24 6/3/ Group Discussion Questions The disk scheduling algorithm that may cause starvation is: – FCFS or SSTF or C-SCAN or LOOK ?? From the list of disk-scheduling algorithms (FCFS, SSTF, SCAN, C- SCAN, LOOK, C-LOOK), SSTF will always give the least head movement for any set of cylinder-number requests to the disk scheduler: – True or False ?? The cylinder numbers on a disk are 0,1,…10. Currently, there are five cylinder requests on the disk scheduler queue in the following order: 1,5,4,8,7 and the head is located at position 2 and moving in the direction of increasing block numbers. The time to serve a request is proportional to the distance from the head to the cylinder number requested. If T(X) is the time it takes to service the requests currently in the queue using scheduling algorithm X, then: – T(SSTF) < T(SCAN) < T(FCFS) or – T(FCFS) < T(SSTF) < T(SCAN) or – T(SSTF) < T(FCFS) < T(SCAN) or – None of the above???

25 6/3/ History of Disk-related Concerns When memory was expensive – Do as little bookkeeping as possible When disks were expensive – Get every last sector of usable space When disks became more common – Make them much more reliable When processor got much faster – Make them appear faster

26 6/3/ Disk Versus Memory Memory Latency in 10s of processor cycles Transfer rate 300+MB/s Contiguous allocation gains ~10x Disk Latency in milliseconds Transfer rate 5-50MB/s Contiguous allocation gains ~1000x

27 6/3/ On-Disk Caching Method – Put RAM on disk controller to cache blocks Seagate ATA disk has.5MB, IBM Ultra160 SCSI has 16MB Some of the RAM space stores firmware (an OS) – Blocks are replaced usually in LRU order Pros – Good for reads if you have locality Cons – Expensive – Need to deal with reliable writes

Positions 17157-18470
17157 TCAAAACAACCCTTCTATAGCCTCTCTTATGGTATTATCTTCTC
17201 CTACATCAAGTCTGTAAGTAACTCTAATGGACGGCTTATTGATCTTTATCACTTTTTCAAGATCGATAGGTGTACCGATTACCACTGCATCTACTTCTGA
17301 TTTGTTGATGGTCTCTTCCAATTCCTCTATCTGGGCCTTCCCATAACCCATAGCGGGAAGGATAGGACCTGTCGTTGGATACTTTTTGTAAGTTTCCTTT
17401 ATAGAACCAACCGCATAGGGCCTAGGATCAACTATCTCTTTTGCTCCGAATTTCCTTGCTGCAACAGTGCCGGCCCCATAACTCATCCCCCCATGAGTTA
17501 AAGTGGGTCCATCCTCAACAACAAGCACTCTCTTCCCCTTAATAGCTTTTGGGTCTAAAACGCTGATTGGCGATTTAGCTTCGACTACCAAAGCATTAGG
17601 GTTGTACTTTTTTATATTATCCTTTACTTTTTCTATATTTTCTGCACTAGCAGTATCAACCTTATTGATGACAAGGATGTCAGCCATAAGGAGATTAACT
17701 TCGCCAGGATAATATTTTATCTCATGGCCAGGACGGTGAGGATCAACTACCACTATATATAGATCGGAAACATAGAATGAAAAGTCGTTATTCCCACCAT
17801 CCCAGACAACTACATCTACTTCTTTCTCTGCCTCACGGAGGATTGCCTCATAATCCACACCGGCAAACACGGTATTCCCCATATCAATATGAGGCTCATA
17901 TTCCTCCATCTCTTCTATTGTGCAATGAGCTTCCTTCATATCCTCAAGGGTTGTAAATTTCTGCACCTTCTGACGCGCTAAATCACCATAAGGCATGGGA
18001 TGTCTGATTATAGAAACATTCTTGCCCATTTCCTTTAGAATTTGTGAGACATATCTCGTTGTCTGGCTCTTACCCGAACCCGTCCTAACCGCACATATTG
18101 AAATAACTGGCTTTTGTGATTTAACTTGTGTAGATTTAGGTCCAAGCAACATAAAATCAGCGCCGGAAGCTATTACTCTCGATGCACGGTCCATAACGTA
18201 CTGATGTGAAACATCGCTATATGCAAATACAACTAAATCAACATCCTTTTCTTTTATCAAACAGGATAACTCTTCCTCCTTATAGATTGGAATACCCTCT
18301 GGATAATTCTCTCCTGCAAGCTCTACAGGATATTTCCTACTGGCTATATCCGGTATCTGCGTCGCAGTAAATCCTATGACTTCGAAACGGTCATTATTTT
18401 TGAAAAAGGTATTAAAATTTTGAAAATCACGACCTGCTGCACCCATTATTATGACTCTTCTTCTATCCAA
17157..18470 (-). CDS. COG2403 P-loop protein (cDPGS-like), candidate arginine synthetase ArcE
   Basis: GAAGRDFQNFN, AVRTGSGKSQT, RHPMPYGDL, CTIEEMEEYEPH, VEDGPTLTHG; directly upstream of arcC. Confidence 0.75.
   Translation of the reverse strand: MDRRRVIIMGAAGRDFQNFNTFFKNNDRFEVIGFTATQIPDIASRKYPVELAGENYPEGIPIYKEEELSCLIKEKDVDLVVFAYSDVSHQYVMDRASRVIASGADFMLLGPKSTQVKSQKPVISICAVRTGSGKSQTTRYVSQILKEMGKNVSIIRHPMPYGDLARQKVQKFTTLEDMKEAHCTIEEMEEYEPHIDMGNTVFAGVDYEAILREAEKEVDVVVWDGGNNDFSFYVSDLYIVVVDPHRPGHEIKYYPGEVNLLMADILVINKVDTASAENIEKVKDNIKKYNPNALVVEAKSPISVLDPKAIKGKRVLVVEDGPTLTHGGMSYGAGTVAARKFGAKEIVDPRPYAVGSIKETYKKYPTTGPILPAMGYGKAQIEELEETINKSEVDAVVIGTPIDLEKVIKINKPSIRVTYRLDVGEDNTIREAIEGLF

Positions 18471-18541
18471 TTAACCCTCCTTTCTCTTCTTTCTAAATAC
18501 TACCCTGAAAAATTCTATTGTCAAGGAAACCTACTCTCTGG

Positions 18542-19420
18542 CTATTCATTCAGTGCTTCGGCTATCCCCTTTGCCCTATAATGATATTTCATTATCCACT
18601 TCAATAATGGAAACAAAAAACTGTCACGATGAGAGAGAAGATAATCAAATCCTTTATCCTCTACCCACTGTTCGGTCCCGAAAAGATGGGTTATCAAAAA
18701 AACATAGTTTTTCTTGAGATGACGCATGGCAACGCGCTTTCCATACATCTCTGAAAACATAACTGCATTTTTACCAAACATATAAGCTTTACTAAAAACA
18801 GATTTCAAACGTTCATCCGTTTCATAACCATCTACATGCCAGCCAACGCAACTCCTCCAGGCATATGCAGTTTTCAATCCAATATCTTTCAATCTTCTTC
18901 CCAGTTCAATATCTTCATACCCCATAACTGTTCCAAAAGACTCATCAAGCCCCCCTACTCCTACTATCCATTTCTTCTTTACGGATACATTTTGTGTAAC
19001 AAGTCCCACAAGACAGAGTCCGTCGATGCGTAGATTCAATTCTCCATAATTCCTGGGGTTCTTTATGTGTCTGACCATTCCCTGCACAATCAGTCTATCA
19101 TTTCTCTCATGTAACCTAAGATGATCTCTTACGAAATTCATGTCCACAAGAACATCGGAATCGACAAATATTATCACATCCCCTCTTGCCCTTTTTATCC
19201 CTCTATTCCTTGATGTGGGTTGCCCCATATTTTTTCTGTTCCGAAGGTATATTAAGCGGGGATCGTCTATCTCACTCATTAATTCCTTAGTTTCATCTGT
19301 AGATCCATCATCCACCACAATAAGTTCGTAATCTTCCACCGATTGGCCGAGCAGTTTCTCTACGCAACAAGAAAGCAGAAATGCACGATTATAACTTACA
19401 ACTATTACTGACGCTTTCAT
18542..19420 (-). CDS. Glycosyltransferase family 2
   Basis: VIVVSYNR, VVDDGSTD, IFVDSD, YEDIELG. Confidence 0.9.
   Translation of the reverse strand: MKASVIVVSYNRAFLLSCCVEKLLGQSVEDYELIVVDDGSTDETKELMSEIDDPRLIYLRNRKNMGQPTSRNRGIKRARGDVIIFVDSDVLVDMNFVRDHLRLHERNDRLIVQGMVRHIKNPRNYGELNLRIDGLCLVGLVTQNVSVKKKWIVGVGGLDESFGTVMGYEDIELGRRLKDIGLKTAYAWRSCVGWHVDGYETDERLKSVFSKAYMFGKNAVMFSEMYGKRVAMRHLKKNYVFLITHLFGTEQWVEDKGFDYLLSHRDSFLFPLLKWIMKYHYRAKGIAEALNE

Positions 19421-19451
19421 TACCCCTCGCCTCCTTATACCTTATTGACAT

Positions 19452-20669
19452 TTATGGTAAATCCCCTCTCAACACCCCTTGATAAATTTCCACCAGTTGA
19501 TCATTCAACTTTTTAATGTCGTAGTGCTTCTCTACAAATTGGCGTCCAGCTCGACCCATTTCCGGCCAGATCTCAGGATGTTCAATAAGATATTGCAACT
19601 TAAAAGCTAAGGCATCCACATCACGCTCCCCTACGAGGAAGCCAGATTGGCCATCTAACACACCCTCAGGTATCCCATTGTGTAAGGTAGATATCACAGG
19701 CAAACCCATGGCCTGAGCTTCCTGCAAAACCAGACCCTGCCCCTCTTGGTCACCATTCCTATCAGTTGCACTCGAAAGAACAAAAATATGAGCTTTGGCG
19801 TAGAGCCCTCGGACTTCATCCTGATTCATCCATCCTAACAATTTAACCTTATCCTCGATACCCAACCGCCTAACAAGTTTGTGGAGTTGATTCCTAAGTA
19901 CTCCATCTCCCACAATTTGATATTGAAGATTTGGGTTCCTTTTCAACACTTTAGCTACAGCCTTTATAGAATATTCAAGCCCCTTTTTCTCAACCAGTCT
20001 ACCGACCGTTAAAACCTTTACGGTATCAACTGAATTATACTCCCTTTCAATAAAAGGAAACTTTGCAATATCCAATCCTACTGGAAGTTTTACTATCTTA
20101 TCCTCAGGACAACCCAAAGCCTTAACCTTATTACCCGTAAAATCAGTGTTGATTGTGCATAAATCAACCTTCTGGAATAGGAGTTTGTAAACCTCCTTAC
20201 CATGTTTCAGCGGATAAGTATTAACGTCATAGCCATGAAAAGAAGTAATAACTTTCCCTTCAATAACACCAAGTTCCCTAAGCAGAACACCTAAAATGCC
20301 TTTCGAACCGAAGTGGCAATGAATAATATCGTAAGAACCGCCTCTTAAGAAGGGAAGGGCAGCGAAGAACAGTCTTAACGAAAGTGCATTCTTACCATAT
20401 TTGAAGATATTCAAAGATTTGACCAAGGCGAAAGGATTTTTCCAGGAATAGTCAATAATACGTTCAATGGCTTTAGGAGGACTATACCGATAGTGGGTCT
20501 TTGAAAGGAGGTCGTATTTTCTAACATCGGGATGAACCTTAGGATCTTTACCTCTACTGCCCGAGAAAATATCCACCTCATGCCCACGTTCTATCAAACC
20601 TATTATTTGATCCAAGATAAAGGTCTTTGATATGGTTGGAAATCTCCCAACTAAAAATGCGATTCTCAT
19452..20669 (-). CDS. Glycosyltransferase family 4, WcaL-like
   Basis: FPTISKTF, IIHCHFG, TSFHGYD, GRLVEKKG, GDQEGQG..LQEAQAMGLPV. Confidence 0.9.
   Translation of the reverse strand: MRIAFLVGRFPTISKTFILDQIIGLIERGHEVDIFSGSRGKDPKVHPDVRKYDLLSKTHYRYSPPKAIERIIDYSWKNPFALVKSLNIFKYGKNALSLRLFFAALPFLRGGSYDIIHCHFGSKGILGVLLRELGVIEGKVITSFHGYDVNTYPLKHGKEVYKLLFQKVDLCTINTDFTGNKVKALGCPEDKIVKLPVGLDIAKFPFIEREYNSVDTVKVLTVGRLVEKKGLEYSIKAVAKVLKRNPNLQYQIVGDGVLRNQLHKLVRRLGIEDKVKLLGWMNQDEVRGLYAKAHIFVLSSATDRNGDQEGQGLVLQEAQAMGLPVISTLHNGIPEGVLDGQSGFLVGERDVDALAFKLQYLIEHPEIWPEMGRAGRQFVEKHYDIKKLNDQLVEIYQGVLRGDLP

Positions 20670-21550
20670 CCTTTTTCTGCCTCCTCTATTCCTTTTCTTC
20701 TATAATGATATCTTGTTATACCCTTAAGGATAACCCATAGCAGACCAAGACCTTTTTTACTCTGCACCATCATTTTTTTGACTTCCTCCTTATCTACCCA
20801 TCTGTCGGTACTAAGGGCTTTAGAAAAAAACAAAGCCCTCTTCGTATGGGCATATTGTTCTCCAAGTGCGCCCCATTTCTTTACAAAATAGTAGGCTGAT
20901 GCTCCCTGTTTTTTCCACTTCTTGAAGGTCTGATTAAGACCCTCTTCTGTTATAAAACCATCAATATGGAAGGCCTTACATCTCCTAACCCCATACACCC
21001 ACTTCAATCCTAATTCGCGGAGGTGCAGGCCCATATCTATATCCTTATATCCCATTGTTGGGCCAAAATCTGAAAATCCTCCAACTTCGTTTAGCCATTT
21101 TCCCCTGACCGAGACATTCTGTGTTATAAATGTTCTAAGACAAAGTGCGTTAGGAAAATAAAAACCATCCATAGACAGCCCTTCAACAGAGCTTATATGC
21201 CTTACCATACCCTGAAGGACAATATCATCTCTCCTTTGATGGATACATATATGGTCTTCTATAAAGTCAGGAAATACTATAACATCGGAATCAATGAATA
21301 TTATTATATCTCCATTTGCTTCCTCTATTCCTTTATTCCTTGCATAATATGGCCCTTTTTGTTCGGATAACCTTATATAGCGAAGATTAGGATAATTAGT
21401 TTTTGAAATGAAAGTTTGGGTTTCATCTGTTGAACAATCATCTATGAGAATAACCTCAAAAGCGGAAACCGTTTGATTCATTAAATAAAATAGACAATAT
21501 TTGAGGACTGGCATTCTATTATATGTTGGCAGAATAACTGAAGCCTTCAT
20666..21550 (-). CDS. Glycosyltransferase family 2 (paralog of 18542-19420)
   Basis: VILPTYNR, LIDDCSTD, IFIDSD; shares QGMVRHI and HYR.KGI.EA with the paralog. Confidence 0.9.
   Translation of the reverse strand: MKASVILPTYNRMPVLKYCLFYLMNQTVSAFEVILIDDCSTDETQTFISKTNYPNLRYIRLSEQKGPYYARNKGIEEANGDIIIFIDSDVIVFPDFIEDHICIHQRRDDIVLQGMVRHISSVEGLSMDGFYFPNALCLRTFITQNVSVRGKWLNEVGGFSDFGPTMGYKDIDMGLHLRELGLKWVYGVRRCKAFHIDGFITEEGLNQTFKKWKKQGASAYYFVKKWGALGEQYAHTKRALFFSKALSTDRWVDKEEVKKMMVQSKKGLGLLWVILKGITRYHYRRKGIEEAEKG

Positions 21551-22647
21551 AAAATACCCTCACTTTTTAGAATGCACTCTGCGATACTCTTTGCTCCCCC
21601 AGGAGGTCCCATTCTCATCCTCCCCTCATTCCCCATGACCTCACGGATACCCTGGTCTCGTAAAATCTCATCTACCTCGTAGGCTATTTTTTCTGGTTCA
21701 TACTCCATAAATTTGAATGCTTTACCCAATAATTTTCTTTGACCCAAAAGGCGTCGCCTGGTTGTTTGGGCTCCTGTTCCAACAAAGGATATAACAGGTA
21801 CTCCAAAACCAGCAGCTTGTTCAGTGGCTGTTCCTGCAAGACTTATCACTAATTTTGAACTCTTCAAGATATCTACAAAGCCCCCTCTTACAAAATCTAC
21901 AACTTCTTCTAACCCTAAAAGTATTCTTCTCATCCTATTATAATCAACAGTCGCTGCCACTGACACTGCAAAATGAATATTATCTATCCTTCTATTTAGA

28 6/3/ Disk Block Caches Main memory rather than disk may hold disk blocks 85% or more of all I/O requests by file system and applications can be satisfied by disk block cache BSD UNIX provides a disk block cache as part of the block-oriented device software layer It consists of between 100 and 1000 individual buffers.

29 6/3/ CD-ROM Compact Disk – Read Only Memory, Optical Disk – 1980 – Philips and Sony developed CD CD is prepared (WRITE OPERATION) – using a high-power infrared laser to burn 0.8 micron diameter holes in a coated glass master disk; – from the master disk, mold is created, processed and reflective layer is deposited on polycarbonate; – depressions on the polycarbonate substrate are called pits, the unburned areas between pits are called lands CD is read (READ OPERATION) – Low-power laser diode shines infrared light with a wavelength of 0.78 micron on pits and lands as they stream by. – Laser is on the polycarbonate side, so pits stick out toward the laser as bumps in the flat surface. – Pits and lands return different light to the players photodetector (pit returns less light than light bouncing off land), hence the player tells pit from land. Pit length is 0.6 micrometers. – Pit/land and land/pit transitions represent 1, absence of transition is 0. CD-Recordable, CD-Rewritables, DVD

30 6/3/ Disk I/O Summary Disk is an important I/O device Disk must be fast and reliable Error Handling is important; check checksum, called ECC (Error Correcting Code) – Track a bad sector – Substitute a spare for the bad sector – Shift al sectors to bypass the bad one RAID protects against few bad sectors, but does not protect against write errors laying down bad data Stable Storage may be needed